401(k) Plan Forfeitures
What are plan forfeiture assets and what they mean for plan sponsors.
What is a plan forfeiture?
When a 401(k) plan includes vesting requirements on employer contributions, any portion of an employee's balance that has not fully vested undergoes a process known as a plan forfeiture when that employee leaves the company. The unvested portion of their balance is reclaimed by the plan. These forfeited amounts are typically retained within the plan until they are put to use.
What needs to be done with these assets?
The proper handling of assets is essential. These assets can be used towards covering administrative costs or to cover employer contributions. As a fundamental rule-of-thumb, it's crucial to utilize forfeitures without delay, avoiding their retention beyond the plan year in which they originated.
The IRS provides clear directives in this regard:
- Unallocated forfeitures within an account should not persist beyond the conclusion of the plan year in which they materialized.
- Forfeited amounts should not be carried over into subsequent plan years.
- In cases where forfeitures are utilized to offset plan expenses or employer contributions, there must exist plan language and administrative protocols within the plan document. These ensure that forfeitures are promptly utilized in the year they arose or, if suitable, in the subsequent plan year.
The 401(k) plan document should explicitly define the course of action for managing forfeiture assets within a given plan. Plans operating under the Betterment at Work platform often incorporate a provision that enables Betterment to allocate forfeiture funds toward upcoming payrolls.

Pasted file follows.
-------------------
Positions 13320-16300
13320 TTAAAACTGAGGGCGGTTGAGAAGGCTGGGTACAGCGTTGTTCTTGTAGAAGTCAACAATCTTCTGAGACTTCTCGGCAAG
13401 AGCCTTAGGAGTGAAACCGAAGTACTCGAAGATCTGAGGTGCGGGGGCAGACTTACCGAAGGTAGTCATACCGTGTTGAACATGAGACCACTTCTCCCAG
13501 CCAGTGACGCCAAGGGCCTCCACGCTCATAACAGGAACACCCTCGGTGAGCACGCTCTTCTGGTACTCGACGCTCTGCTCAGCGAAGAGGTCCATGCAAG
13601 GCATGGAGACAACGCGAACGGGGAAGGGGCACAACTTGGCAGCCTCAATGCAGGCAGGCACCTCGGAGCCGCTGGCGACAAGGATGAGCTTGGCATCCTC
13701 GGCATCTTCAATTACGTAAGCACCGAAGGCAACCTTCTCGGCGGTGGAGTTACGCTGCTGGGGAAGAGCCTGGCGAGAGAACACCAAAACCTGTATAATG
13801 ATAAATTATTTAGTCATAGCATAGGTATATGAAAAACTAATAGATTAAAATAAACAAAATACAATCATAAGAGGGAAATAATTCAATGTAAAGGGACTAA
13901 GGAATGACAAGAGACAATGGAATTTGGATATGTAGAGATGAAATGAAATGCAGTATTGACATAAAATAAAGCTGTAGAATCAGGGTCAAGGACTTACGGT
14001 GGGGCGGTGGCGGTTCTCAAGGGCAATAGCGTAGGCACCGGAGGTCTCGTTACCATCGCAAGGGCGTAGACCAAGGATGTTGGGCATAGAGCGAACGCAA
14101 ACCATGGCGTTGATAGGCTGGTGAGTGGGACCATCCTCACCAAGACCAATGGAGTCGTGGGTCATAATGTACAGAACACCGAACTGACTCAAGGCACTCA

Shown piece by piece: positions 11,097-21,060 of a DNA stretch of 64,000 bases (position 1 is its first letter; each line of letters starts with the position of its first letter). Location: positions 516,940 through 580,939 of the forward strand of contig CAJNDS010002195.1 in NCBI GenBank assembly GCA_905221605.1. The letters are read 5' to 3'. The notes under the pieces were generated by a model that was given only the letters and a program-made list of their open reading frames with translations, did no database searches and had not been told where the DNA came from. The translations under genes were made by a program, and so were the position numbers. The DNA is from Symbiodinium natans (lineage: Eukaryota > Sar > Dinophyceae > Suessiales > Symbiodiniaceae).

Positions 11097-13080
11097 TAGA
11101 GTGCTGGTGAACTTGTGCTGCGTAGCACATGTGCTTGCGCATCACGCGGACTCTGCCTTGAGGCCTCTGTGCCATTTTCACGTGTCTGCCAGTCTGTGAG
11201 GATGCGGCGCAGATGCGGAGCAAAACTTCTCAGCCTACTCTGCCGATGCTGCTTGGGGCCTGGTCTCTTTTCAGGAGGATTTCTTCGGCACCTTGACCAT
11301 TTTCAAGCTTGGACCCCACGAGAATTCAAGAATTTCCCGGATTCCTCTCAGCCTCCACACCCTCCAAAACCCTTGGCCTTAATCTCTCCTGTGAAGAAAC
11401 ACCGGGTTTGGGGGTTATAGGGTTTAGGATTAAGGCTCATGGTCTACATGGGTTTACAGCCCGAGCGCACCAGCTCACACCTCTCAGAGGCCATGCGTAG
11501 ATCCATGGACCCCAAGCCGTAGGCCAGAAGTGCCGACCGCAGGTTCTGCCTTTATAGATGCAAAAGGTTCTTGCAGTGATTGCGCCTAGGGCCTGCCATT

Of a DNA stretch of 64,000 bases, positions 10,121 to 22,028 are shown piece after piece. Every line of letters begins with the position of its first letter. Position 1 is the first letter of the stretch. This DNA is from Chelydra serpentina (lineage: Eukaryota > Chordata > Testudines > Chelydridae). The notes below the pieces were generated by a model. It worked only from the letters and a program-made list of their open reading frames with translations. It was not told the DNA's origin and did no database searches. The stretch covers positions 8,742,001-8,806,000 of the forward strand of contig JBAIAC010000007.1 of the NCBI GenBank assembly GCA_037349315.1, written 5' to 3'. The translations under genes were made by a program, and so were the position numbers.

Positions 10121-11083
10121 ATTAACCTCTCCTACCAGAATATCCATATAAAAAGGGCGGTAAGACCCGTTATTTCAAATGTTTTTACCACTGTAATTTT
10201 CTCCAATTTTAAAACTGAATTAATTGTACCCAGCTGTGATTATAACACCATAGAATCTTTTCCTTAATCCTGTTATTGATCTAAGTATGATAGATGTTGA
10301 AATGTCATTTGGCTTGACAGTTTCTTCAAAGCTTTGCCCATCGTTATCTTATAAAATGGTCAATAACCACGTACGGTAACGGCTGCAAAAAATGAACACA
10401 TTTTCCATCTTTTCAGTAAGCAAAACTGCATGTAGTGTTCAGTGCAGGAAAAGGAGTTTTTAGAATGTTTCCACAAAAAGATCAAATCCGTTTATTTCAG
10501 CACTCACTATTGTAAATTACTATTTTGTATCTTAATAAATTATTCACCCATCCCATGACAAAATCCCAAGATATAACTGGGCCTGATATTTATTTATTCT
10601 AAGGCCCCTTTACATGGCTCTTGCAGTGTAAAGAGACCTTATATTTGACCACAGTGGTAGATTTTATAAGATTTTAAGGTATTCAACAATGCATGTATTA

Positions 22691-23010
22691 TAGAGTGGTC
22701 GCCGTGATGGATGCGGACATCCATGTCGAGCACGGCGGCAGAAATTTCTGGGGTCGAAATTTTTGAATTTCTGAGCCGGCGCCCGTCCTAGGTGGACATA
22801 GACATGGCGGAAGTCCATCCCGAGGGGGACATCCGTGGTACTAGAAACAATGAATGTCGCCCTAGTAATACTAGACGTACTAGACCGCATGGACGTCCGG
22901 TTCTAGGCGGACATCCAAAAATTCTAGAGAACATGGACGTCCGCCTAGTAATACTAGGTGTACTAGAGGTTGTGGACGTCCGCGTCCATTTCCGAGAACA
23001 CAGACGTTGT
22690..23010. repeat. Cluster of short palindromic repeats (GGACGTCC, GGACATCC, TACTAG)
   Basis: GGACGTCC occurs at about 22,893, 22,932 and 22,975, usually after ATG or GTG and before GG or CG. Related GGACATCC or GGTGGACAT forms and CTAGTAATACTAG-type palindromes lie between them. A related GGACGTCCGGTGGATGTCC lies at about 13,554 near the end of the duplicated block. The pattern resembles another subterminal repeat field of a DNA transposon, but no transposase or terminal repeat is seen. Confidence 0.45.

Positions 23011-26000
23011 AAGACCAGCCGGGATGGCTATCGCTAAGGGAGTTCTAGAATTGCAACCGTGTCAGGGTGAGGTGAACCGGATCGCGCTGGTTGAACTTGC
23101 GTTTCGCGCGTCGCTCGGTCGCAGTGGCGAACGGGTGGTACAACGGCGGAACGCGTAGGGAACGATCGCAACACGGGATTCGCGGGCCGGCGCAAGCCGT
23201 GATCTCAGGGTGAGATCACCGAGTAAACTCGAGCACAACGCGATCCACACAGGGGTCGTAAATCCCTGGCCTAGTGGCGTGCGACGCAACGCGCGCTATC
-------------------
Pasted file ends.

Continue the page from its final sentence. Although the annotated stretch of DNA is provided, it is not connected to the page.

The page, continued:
What happens if these assets are not properly managed?
Not adhering to the specified timing rules for using forfeitures could lead to a problem with plan qualification. This is usually known as an operational failure as the plan rules are not being followed.
If the timely utilization of plan forfeitures was not met, remedies can be pursued through the IRS Employee Plans Compliance Resolution System (EPCRS). If the error is minor or is rectified by the end of the second plan year after its occurrence, it can often be resolved through self-correction (SCP) without involving the IRS. However, if the issue is more substantial, it would require action by formally submitting a request to the IRS under the Voluntary Correction Program (VCP).
To ensure proper handling, plan sponsors must align their plan documents with timely forfeiture usage guidelines and establish a procedure to ensure their appropriate application.
Betterment has you covered.
When you use Betterment at Work to administer your organization’s 401(k) plan, our team will automatically handle the forfeiture process (and keep you in the loop as the plan’s fiduciary).